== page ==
When I was four, my mom asked me if she should divorce my father.

She looked at me through
tears in her eyes,
relocating
her right shoulder.
The wall she was
pushed into moments before
broke under the pressure of her
fragile bones and
she was barely standing.
I searched for her
happiness in
the ashes that used to be a
loving father and caring husband,
but the wind blew them away and
there was
nothing
left.

When I was four, my mom asked me if it would be okay to divorce my father.

She did not want her
children to be
from
a broken home,
so instead
me and my brothers lived
inside
a broken home,
broken walls,
broken bones.
But at least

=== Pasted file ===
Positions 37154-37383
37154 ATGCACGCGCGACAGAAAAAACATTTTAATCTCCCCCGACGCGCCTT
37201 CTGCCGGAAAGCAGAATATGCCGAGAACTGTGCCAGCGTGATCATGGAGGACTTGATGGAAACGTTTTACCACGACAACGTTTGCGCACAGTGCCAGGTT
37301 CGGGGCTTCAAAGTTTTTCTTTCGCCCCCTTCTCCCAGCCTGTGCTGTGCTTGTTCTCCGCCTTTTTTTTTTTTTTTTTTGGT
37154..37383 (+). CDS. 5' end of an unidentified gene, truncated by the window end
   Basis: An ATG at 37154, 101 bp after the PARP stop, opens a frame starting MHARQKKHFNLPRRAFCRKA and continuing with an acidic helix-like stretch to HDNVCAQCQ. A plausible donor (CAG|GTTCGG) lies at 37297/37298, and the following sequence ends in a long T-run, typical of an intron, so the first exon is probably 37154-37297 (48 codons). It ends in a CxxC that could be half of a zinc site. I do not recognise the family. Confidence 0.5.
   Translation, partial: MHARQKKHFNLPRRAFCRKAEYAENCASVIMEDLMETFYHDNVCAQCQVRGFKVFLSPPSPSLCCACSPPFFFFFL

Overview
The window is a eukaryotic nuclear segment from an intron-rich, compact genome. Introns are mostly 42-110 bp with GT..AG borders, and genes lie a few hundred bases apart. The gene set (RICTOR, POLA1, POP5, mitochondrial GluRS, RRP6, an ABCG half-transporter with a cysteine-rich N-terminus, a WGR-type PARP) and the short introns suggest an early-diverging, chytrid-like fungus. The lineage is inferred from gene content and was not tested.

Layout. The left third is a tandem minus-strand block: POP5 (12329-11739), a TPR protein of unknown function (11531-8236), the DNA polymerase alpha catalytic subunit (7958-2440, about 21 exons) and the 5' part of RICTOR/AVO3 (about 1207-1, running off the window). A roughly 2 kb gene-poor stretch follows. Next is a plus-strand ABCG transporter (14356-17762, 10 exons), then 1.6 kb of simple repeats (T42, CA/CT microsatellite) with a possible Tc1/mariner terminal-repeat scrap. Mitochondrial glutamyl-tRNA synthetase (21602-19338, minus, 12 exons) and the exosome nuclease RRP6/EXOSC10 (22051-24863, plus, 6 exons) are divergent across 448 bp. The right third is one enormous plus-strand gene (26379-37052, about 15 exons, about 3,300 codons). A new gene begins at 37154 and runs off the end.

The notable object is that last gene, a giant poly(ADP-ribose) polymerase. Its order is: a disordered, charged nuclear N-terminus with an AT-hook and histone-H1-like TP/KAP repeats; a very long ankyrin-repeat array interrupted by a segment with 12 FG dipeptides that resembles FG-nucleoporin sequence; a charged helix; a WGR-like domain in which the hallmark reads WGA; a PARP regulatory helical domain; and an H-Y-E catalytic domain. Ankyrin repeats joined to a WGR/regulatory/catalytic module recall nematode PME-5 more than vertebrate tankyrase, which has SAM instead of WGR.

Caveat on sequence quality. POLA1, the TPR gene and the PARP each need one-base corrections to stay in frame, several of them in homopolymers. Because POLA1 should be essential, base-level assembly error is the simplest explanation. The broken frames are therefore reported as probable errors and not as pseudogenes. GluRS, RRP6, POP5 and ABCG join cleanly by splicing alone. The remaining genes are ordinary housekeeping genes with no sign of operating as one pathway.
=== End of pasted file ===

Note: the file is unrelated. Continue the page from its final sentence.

the windows remained
intact.
At least the screams remained
behind doors,
behind smiles,
behind pretending.

When I was four, I got really good at pretending.

Whenever I started to speak,
I remembered that the
perfect strokes of this
painting would become
messy
if the words fell from my tongue.
I swallowed them like
poison
and they devoured
my wellbeing
creating scars to be
explained away by
pretending.
I got really good at
pretending.
My mom taught me well.

When I was four, my mom asked me if she should divorce my father.

When I was four, my mom didn’t listen when I said yes.

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